That also leaves out those couples who live together and have joint finances BEFORE getting engaged. If HE bought me an engagement ring it would be US paying for it because the money would come out of our single, JOINT account. HE is not expected to pay for anything. WE are making a decision together with OUR money. And my ring will likely only cost $3000. I say “only” as compared to $20k. $3000 is a lot of money to many people, me included.

      • rock says

        Most women won’t agree~! I think most women will be pretty upset when their husband drives a fancy corvette, gets a new expensive Apple computer, $900 cell phone and then the wife gets a crackerjack ring?! Well, I brought that up to my husband and sure enough, he got me a very beautiful ring. I did give him some old gold to help with a trade-in, since I never wear the stuff. He paid 90% of the ring in cash. The other ten percent was from the old gold I gave him to trade-in for the ring. We’re both very happy with the arrangement. He couldn’t live with himself knowing that he drove a corvette, had an expensive apple computer & cell phone and what did he get me??! I got a gorgeous big rock to wear everyday! Even my husband likes the ring and shows it off to all who will listen. The whole point is to make each other happy! :)

  22. CamCam says

    This article is quite interesting. The beauty of this topic is that no two people are the same. It’s like politics. Yes, there are two major sides but the lines blur when you get into the deeper arguments. I can speak from experience to say that the size of “the ring” usually correlates to a person’s feeling of worth. The man wants to either be practical and make a financially sound decision and does, he could get bullied into a larger and pricier ring because he does not want to argue and does not wear the pants in the relationship or he feels that he needs or wants to show off his worth to others and splurges.
    On to my second point, women wear large rocks for other women. We want to show the world that we value ourselves and we make good decisions in finding a partner. Those that talk about “feminism” do not understand the true nature of man. We are primitive creatures that still uphold the “hunter, gatherer” traditions. We want to show that our mate is powerful and successful (think Lion King here), and that we are attractive and the best possible mates.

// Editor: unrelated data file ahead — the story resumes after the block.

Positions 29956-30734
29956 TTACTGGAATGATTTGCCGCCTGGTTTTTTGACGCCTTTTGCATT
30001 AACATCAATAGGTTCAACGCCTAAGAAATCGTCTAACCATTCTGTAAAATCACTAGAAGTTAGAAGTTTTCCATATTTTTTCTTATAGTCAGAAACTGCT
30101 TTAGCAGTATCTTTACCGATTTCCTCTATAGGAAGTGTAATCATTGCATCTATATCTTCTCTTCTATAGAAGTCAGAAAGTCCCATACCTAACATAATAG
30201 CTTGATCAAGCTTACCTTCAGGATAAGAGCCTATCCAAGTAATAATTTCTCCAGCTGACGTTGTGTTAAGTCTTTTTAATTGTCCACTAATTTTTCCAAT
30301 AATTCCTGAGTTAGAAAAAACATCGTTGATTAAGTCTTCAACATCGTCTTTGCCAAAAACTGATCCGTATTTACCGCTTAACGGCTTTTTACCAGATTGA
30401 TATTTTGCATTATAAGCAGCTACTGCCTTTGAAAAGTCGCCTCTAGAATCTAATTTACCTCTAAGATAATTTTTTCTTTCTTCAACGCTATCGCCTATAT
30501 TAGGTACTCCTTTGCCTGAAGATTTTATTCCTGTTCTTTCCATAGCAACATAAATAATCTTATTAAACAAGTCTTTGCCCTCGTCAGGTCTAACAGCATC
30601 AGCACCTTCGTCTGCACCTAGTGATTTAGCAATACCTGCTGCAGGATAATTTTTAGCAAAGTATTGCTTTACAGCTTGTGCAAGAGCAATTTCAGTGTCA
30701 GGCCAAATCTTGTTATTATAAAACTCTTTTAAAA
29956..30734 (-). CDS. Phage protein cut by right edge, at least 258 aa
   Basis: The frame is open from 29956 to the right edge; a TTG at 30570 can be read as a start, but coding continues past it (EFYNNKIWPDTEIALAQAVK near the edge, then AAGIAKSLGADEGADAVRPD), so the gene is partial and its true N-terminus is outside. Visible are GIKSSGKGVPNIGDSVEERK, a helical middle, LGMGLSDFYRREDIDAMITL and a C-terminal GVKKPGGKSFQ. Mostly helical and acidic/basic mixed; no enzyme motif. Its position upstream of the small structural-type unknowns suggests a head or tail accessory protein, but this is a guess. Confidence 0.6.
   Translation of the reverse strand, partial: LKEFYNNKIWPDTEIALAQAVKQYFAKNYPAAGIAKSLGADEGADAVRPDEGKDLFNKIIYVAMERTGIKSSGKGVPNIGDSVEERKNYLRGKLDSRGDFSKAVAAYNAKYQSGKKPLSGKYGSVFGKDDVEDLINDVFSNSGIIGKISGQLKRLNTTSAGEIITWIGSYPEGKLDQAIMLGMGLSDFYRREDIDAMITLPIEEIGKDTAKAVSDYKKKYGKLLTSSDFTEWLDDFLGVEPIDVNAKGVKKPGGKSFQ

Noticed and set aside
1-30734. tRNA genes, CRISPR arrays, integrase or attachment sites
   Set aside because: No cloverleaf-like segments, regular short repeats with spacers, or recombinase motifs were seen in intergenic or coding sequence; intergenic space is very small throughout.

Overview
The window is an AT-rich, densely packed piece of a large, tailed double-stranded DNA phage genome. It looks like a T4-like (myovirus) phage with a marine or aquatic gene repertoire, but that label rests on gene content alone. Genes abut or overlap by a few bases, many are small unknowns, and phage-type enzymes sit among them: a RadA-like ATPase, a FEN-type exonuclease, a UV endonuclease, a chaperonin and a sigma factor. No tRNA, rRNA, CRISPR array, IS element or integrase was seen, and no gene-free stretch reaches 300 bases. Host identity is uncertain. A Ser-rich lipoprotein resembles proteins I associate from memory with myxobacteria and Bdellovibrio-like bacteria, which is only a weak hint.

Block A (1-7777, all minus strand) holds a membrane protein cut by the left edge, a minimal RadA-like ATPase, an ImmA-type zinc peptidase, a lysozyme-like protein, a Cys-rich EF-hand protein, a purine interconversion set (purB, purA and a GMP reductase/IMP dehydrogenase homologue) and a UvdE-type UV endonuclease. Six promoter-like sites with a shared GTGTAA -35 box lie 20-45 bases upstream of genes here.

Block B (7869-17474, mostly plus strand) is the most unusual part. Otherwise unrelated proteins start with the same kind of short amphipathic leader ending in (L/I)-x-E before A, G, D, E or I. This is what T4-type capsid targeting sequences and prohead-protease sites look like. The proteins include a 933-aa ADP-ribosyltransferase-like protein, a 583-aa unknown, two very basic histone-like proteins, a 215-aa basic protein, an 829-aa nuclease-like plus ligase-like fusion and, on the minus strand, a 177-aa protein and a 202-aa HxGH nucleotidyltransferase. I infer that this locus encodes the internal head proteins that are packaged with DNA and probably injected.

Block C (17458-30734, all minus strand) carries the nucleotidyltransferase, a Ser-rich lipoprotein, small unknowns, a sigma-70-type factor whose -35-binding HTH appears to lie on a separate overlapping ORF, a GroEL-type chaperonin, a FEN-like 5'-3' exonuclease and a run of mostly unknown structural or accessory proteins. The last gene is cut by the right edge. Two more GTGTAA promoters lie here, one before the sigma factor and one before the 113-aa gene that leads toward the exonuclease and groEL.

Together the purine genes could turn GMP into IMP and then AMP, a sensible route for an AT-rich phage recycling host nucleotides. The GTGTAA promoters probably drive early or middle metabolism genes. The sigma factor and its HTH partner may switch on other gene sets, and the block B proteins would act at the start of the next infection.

Very simple way of dealing with this…. Make the best possible decision for your wallet, your future and your place in life and work on making the future marriage a successful one.

  23. komook says

    I appreciate this article. I agree the old “rules” for engagement rings are ridiculous. For the past year or so I’ve brought up the fact to my husband that he LOVES cars, and wastes so much money on them and jewelry to me is like cars to him; only my jewelry will never lose its value, yet every car hes ever owned or will own will just become a hunk of wasted money and junk over a short period of time with absolutely NOTHING to show for it in the end.

    cars= shiny metallic objects, rust, break, fall apart, cost to upkeep, always in demand of repairs/service, tires, oil, road tax/license fees, cost more than the original price, quickly depreciating value; yet still somehow brings owner happiness
    jewelry = shiny metallic objects that never lose value, rarely cost more than the original price, small amounts or service usually free anyway, won’t depreciate; brings happiness to owner